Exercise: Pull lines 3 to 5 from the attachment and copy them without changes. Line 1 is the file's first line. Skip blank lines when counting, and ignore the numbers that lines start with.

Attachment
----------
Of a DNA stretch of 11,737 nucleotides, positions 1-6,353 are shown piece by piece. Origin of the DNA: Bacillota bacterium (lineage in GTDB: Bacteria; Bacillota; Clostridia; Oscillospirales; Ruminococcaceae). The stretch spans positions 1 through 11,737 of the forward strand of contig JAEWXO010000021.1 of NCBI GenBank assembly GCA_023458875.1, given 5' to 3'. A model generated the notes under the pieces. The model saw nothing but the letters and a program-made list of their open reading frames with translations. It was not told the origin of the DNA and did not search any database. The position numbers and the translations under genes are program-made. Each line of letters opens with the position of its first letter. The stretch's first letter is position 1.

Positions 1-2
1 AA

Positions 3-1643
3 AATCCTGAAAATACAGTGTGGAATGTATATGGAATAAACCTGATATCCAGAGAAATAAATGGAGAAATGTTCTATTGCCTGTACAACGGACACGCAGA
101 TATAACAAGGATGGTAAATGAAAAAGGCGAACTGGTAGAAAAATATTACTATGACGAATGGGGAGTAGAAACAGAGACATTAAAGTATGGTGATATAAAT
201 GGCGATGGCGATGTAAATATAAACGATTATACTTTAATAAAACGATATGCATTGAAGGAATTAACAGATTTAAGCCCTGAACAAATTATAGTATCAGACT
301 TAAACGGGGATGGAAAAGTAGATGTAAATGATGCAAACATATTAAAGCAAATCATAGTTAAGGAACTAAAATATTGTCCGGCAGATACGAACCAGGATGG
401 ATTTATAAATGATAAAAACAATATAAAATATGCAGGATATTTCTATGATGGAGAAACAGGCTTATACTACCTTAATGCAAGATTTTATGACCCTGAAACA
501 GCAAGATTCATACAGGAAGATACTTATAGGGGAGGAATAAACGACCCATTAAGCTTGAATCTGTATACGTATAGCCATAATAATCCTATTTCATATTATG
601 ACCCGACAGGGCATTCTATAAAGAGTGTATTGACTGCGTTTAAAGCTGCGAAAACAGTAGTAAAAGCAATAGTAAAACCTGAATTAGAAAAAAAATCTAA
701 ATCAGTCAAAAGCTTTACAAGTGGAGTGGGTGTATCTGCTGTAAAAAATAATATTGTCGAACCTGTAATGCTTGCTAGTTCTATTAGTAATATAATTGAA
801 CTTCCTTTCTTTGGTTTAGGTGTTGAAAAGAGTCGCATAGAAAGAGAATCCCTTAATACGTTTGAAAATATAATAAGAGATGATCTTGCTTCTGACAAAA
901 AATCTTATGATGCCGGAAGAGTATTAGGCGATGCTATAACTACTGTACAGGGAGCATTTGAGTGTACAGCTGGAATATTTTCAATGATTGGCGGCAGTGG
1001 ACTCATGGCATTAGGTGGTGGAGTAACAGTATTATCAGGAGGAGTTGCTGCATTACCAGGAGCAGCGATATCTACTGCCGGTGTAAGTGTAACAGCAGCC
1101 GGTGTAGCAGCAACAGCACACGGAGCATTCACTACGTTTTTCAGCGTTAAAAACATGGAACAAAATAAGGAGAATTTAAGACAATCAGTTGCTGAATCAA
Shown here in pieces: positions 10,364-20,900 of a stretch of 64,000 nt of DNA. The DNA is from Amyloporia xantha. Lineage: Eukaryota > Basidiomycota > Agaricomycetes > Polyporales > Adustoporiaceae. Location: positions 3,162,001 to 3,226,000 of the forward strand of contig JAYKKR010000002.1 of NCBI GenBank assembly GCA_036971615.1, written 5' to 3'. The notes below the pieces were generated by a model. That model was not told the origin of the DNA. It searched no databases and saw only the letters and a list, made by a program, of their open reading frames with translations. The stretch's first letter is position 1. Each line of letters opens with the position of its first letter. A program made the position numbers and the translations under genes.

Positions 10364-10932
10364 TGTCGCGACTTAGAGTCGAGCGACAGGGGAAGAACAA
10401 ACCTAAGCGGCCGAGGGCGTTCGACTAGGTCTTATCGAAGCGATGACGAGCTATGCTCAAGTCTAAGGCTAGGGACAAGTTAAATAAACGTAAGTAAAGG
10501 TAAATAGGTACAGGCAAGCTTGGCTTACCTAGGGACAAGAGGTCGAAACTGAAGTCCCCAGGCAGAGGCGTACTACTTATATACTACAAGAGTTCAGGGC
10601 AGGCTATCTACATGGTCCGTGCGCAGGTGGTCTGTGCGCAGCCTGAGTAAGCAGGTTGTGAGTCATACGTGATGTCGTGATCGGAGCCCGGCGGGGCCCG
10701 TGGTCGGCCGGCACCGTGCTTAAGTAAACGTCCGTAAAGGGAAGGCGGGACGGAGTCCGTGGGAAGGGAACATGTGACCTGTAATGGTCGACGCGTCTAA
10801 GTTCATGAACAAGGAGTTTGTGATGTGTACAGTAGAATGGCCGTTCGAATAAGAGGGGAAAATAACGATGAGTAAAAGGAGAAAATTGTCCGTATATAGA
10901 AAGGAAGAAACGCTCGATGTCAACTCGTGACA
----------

1 AA

Positions 3-1643
3 AATCCTGAAAATACAGTGTGGAATGTATATGGAATAAACCTGATATCCAGAGAAATAAATGGAGAAATGTTCTATTGCCTGTACAACGGACACGCAGA